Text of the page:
i must confess i've been very satisfied to do nothing creative in the past two weeks since leaving the lookout. this summer i enjoyed the day before my days off because i dedicated it to cleaning house, loading up the truck, packing the laundry. i closed down the computer by noon. what a relief! no pictures to work with, no snow-white pages to fill. i abandoned the effort of digging into my past, my psyche, and blackening the blank page.
yes, i find it so much easier to simply shuffle my stuff around. for 14 days i've been going through boxes and tossing bags-full of papers, taking cameras and gadgets to the local jewish thrift store. they provide a free, walk-in health clinic once a month, so that produces something concrete. a new, never-used electric guitar and a synthesizer keyboard. more manila envelopes than i could count.
as for the storage spaces i rent: a hundred and twenty boxes of books going to a friend starting a used bookstore in berkeley. (two trips completed, two to go). everything not packed in boxes, like the musical instruments, had to be cast out. true, i've a whole wall of manuscripts, notebooks, letters, memorabilia. to tackle that i need a bit more courage. forty years of writing, ten of taking a million pictures a years, mementos of travel in forty countries, not to mention the laden army-lockers once belonging to my father.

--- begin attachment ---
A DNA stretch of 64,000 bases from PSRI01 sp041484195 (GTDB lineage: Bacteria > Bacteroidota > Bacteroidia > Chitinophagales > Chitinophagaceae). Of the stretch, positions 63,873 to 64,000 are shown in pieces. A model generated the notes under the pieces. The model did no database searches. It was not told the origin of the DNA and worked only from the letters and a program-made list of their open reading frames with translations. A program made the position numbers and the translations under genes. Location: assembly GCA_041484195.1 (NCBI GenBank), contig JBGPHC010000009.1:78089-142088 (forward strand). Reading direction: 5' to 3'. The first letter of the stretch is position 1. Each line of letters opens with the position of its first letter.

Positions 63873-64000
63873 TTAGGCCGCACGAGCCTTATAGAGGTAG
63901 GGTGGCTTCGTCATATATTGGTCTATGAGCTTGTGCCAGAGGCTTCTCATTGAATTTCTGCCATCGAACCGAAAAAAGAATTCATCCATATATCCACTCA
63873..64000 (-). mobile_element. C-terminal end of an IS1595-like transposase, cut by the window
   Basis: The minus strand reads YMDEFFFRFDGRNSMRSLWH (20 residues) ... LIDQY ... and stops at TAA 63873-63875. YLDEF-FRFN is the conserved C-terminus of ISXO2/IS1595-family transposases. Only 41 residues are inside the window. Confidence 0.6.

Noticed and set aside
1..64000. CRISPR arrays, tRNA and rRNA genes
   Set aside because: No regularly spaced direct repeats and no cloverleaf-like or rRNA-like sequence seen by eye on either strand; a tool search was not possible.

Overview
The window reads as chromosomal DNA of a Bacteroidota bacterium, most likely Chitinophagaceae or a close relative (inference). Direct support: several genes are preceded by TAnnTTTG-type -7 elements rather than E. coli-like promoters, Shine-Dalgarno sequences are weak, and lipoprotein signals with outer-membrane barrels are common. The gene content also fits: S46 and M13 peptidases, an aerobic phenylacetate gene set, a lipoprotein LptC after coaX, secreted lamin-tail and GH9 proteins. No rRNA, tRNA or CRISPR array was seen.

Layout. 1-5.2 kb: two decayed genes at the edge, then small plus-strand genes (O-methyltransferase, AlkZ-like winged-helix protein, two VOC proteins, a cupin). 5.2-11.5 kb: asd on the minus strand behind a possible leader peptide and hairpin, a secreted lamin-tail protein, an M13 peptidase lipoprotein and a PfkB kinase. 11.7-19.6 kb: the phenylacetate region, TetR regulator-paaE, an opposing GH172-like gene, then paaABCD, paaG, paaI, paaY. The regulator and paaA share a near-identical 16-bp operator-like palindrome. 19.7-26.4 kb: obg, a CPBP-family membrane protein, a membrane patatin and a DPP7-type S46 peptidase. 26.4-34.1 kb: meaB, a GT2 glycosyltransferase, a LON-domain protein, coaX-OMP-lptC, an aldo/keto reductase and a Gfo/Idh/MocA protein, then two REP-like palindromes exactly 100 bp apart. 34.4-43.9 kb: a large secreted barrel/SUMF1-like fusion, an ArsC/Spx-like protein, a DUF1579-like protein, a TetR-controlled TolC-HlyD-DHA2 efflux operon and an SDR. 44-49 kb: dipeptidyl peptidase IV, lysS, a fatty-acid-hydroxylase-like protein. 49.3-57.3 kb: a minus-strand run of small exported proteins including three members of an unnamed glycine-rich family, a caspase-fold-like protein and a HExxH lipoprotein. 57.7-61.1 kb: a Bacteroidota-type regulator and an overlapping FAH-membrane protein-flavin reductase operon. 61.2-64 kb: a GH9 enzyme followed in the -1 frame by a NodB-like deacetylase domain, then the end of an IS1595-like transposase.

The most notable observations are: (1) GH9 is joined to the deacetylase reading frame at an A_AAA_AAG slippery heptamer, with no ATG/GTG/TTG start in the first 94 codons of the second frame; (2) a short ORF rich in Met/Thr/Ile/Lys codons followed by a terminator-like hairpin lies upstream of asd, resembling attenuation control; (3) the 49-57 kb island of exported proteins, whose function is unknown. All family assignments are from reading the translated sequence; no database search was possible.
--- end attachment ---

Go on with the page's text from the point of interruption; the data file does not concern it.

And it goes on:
so, here i sit. yesterday, i spent the whole day rifling through boxes of camera equipment, getting them organized for a future sale. the rabid picture-making of the past decade seems to be waning. why take another photo when i already have one like it? and as for writing a poem, i've kept a couple thousand from the past. repeating myself has never been fun, the reason i couldn't become a teacher.
ah, i have realized: there is no good ending for an artist. all the pleasure has been in the work and the process the first love. which leaves out children, most people's true legacy. it is a risky business. death, drug-addiction, failure can dog the kids, eliminating your gift to the future. yet, when it works out, the parents can say, 'i've done my bit.' and they can putter in the backyard with a clear conscience. in fact, anything taking a lot of effort and concentration hardly seems worth it. their time has passed them by.
last night i watched a documentary of the intellectual life of new york in the fifties. i passed through in 1954, retaining scars on my face to this day from hitting the bottom of the swimming pool in the st. george hotel. hmm, i wonder where that picture of me standing in front of the statue of liberty with bandages on my upper lip and forehead might be? showing off for my mother again, leaping off the high-dive. is that what it finally all adds up to?